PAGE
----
NZ sheep and cattle numbers move in opposite directions

11 August 2016

The 2015-16 production season in New Zealand (NZ), which runs from October to September, was a particularly challenging one for producers, with tough climatic conditions and associated management issues across the country, according to Beef + Lamb NZ.

In the latest Stock Number Survey, Beef + Lamb NZ report that, as at 30 June 2016, the NZ beef cattle herd increased on the year before, while sheep and lamb numbers were lower.

The NZ beef cattle herd increased by 2.8%, or 0.1 million head, to 3.65 million head for 2015-16. This rise follows a 3.3% decline in 2014-15, however, and was reportedly driven largely by strong returns relative to those for sheepmeat. The main mover within the herd, contributing to the overall increase, was a greater number of weaner cattle on hand in all regions – except the East Coast of the North Island, which experienced dry weather.

For the year to 30 June 2016, total sheep numbers were down 3% on the previous year, to 28.25 million head. NZ’s breeding ewe flock declined 3.1% year-on-year, to 18.48 million head – with all regions of the country recording lower numbers. According to Beef + Lamb NZ, the reduction in breeding ewes on hand is reflective of older ewes being culled, transitions towards cattle enterprises, tough seasonal conditions and related management issues.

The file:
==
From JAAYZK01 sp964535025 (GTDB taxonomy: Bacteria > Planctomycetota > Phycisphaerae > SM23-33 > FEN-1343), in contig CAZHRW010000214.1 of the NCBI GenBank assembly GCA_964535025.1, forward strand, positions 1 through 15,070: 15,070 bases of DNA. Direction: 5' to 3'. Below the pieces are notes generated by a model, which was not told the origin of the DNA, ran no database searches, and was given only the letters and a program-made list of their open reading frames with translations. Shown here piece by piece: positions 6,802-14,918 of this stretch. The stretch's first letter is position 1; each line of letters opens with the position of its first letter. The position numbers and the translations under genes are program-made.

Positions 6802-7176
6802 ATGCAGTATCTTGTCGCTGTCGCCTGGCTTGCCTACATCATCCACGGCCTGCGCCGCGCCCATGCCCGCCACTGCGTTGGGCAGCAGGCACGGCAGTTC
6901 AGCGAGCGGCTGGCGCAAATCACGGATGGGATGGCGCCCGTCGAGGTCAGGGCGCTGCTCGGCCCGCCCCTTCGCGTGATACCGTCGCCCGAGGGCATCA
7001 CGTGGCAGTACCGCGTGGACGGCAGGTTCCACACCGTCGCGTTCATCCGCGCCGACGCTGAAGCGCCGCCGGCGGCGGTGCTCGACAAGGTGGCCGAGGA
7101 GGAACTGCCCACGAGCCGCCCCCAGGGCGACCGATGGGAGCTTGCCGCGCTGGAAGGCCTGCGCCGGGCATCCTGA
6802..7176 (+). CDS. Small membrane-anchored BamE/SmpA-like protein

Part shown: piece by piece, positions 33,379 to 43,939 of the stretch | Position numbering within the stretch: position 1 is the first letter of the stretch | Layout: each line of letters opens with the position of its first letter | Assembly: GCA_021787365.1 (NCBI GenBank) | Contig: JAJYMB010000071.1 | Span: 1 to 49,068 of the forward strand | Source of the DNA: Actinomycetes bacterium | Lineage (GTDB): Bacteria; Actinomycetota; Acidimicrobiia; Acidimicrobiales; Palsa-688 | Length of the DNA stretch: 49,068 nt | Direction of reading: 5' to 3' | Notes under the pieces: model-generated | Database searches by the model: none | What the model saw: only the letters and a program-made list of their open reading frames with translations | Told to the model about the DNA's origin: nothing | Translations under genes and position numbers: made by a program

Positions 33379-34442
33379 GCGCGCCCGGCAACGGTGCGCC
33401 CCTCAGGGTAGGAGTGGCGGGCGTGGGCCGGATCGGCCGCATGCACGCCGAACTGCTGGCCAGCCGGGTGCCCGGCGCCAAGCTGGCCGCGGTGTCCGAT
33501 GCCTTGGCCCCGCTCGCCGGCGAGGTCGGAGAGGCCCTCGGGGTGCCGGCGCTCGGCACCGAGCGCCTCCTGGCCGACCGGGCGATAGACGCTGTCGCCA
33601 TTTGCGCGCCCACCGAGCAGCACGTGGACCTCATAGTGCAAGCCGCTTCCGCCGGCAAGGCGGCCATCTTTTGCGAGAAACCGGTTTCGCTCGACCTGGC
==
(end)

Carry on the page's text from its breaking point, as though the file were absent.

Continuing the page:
The number of hoggets on hand in NZ fell 3% year-on-year in 2015-16, to 8.93 million head. This was due to a combination of factors, including storms during lambing in 2015 on the East Coast, producers opting to sell early in preparation for dry conditions during El Niño, as well as good climatic conditions in some areas allowing lambs to be turned-off sooner.

With fewer breeding ewes on hand, the NZ lamb crop for 2015-16 is estimated to be 2.9% lower than the previous year, at 23.33 million head (note that Beef + Lamb NZ release their annual Lamb Crop Survey at the end of lambing in November). Although there are reports of positive scanning results in the South Island, weather conditions during lambing will ultimately have the largest impact on the final lamb crop. 

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